Just over two weeks ahead of its July 8 premiere, HBO Max's Gossip Girl is getting high-level press. Vulture's Hunter Harris went behind the scenes on the eagerly-anticipated production and spilled details about all the luxe inspiration and evolution. XOXO!
Gossip Girl opens as middle-class teen Zoya (Whitney Peak) joins the Upper East Side and shakes up its cliques, run by her half-sister Julien (Jordan Alexander). Threesomes, schemes, and fights ensue.
Executive producer Joshua Safran analogized Gossip Girl and Succession; in both shows, the characters are know just how rich they are and throw around their wealth. He shared that he thinks about the show 20 hours a day and masterminds each chic detail.
I have, like, cocaine for blood. I don’t do cocaine because I’m afraid it’s going to neutralize me.
Meanwhile, the new Gossip Girl is a "continuation" of the original hit. Today's teens are politically engaged and conscious of their privilege; while Kristen Bell still voices the narrator, she's calling out people on Instagram instead of a blog.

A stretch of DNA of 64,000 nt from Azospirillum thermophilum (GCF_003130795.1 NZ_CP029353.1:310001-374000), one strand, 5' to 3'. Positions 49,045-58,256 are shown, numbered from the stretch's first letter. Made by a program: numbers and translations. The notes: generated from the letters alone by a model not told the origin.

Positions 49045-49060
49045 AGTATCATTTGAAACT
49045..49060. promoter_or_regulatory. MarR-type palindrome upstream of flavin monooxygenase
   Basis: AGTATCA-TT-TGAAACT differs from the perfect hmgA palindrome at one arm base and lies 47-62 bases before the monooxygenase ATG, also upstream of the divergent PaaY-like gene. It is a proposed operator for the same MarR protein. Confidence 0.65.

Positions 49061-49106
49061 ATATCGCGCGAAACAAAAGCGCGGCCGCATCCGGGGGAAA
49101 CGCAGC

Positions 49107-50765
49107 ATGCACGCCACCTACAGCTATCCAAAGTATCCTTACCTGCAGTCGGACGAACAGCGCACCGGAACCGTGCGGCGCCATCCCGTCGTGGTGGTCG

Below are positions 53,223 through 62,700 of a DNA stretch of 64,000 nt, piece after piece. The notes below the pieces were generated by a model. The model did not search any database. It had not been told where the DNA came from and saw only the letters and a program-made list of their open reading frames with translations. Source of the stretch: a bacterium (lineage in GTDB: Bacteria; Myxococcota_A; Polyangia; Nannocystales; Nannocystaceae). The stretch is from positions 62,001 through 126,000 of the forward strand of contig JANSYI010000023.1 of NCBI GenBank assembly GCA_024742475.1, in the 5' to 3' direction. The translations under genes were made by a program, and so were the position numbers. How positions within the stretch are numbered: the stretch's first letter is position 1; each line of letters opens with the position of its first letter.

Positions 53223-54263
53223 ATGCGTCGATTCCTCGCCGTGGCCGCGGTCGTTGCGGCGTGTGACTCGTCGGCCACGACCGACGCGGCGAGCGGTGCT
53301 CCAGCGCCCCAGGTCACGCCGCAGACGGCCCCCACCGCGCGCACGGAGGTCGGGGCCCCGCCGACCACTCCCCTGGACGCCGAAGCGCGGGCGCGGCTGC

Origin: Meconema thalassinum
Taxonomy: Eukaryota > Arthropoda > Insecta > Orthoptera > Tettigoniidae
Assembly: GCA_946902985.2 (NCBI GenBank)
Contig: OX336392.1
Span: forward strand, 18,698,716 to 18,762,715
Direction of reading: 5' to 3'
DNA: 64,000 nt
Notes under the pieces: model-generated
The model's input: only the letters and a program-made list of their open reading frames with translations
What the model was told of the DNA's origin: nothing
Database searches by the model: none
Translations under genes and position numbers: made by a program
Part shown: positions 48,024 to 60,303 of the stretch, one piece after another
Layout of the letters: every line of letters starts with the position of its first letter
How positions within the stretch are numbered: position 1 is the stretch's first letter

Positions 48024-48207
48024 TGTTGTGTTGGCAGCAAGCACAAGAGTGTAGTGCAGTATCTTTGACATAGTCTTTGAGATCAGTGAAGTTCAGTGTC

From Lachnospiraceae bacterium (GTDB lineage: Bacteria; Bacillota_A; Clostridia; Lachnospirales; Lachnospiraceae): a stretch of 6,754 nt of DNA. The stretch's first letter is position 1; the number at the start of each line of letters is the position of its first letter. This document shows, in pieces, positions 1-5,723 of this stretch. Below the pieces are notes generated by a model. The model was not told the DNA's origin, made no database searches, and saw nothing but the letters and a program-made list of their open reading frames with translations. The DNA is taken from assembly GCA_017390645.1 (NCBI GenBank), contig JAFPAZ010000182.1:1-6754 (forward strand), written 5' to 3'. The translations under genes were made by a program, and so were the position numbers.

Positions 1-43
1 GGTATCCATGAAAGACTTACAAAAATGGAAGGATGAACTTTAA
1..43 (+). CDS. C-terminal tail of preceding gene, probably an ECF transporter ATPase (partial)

Safran worked hard to make this Gossip Girl more authentic in location, time, and flavor. Casting director Cassandra Kulukundis said of longtime pal Safran:
He was like, ‘I need to elevate this.' He had so many lofty ideas, and he has such high-end taste. He’s like, ‘I don’t want people thinking it’s going to be this teen soap opera. I really want to make it the HBO way.’
Safran shared that Gossip Girl 1.0 "was a little soapier, a little twistier." He added:
It wasn’t camp, it wasn’t not-camp, but it also wasn’t camp on purpose. It was a descendant of Dynasty and all of those shows. The girls pushed each other in a fountain, someone pushed someone into the Seine. This version is more like a comedy of manners.